|The stupid question is the question not asked|
For the longest time, I had a problem with the bloat that XML had in comparison to other text data formats (CSV, etc.) so I had a difficult time understanding how XML could be a benefit. More reading uncovered some really cool stuff that XML can do that is a benefit to the web world.
The ability to template web content (content management systems) is becoming a huge business. The concept is to separate your content (in this case XML) from the style (CSS) and from your design (a template.) Now the template concept can be with HTML::Template using XML::Parser or XML::Simple to extract, but I found a quicker way, and it was built into XML.
The template that you create is utilizing XSL (Extensible Stylesheet Language) which is a natural parser for XML and applying HTML to it's content based upon your XSL template. For any of you who have created TMPL files with HTML::Template, the XSL is almost identical to it, but you don't have to parse the XML and THEN walk the data through the template!!!
Although that discovery was neat, it didn't help much, since you still just viewed the XML in a browser window that supported XML, and then it automatically applied the XSL to it for the display. If by chance you didn't have a browser to view the XML, then you were out of luck. It was at this time that I thought about going back to HTML::Template, but then I discovered another of XML's tools... SAX (Simple API for XML). Actually if you do a search for SAXON, it is a small program that is an interface to the SAX. Essentially you:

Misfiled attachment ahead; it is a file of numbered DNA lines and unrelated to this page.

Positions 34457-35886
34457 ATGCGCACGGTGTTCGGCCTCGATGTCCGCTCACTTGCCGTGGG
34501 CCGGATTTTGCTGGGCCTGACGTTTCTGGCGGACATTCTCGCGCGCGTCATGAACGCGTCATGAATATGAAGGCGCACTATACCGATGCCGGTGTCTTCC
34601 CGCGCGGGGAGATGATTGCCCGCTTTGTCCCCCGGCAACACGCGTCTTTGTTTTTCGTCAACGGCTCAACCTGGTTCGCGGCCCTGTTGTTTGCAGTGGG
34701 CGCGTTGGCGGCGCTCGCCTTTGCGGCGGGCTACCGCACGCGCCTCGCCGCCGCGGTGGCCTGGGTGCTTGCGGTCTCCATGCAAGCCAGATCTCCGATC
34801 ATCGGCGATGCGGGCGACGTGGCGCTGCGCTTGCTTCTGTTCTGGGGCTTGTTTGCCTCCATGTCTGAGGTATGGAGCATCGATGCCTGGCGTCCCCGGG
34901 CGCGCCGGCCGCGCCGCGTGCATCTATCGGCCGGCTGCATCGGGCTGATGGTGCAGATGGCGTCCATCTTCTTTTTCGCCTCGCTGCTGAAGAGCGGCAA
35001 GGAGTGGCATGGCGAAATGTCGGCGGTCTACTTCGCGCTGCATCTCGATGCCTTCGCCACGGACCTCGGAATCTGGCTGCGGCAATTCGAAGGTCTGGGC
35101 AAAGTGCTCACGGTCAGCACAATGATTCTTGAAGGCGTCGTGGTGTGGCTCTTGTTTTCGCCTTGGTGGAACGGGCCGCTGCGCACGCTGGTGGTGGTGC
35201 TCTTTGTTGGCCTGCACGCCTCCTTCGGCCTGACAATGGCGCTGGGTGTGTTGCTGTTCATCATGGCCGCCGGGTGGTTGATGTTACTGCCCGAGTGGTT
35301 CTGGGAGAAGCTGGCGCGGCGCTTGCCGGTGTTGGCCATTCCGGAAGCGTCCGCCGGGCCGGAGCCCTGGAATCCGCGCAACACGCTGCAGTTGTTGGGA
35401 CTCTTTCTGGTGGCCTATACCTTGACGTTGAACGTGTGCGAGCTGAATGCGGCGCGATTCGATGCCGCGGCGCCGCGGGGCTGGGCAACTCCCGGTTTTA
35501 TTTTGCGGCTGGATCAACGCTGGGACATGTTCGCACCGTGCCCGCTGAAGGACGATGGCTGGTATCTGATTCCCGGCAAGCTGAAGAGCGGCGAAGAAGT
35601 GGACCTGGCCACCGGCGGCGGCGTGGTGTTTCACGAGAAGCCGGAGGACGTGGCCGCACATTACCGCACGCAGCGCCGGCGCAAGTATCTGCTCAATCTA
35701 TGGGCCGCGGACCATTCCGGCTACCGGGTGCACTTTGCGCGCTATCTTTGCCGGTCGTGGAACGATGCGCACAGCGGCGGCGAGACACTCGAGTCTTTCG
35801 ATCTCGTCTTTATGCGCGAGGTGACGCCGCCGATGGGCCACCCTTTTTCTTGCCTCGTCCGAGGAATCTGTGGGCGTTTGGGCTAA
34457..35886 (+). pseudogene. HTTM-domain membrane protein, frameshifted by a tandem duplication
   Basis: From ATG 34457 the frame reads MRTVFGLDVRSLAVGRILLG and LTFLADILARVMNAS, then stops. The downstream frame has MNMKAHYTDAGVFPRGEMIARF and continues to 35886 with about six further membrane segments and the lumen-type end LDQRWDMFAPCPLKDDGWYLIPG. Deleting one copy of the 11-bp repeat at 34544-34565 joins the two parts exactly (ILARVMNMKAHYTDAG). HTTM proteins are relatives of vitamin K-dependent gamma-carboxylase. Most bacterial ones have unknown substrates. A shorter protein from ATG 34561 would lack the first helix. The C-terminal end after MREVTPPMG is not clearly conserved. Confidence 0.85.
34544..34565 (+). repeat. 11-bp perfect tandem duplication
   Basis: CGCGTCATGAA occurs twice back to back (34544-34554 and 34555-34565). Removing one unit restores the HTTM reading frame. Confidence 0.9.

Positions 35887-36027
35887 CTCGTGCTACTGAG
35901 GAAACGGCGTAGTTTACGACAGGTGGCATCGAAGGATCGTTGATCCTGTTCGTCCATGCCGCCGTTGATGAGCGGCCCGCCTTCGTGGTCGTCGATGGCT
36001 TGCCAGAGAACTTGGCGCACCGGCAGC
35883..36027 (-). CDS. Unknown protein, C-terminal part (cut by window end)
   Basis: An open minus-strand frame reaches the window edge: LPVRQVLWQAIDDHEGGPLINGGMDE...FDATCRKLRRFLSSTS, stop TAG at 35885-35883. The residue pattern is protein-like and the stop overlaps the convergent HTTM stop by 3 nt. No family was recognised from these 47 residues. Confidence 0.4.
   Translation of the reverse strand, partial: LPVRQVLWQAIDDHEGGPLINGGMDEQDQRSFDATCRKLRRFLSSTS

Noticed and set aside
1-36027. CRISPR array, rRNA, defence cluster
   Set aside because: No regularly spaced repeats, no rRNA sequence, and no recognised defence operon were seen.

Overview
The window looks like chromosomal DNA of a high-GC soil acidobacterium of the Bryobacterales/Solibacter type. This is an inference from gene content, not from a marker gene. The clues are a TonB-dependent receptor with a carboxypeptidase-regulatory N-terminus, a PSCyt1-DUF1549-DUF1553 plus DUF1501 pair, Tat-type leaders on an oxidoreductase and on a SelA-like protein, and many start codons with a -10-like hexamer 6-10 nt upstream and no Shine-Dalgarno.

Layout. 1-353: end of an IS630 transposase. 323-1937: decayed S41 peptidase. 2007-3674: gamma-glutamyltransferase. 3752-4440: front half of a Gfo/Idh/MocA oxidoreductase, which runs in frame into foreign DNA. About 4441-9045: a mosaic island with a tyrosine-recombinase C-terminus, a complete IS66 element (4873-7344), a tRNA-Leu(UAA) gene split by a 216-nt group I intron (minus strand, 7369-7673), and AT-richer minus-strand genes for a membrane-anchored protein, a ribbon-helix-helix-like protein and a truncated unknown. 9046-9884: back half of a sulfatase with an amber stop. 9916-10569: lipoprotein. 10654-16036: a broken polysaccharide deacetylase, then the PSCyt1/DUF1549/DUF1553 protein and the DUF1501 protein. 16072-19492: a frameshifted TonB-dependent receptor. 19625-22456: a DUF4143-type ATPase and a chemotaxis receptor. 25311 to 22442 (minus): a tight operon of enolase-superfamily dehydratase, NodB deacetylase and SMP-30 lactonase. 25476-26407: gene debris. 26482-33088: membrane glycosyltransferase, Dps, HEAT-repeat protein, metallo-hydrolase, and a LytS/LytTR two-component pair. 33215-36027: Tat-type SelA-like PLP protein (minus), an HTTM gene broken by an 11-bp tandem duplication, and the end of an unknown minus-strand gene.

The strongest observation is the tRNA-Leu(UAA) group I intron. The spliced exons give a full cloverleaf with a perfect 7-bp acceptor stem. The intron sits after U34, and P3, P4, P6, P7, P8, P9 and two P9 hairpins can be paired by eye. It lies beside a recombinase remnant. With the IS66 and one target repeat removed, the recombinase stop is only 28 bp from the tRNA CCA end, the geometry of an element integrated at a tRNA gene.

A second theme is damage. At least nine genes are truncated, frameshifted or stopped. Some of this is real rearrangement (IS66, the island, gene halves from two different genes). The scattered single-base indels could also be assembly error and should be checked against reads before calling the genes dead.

saxon -o myhtml.html myxml.xml myxsl.xsl
Which can be run from a system command from Perl, so there is no issue. You can throw an output (-o filename.html) to make a html file then hand the program the XML and XSL files.
The benefit is that now everything is seperate and I've preserved my original data. I no longer have to walk back through my HTML trying to find my XML, and I didn't have to parse the XML myself. The XSL simply is a faster process than parsing and doing the HTML::Template.
For more information on the basics of XSL go here: http://www.w3schools.com/xsl/default.asp.
For more information on SAXON go here: http://saxon.sourceforge.net/
BTW: XSL is markup, but you will see mention of XSLT as well... it's simply the XSL Translation which is essentially processing the files. (Just to clear up any confusion.)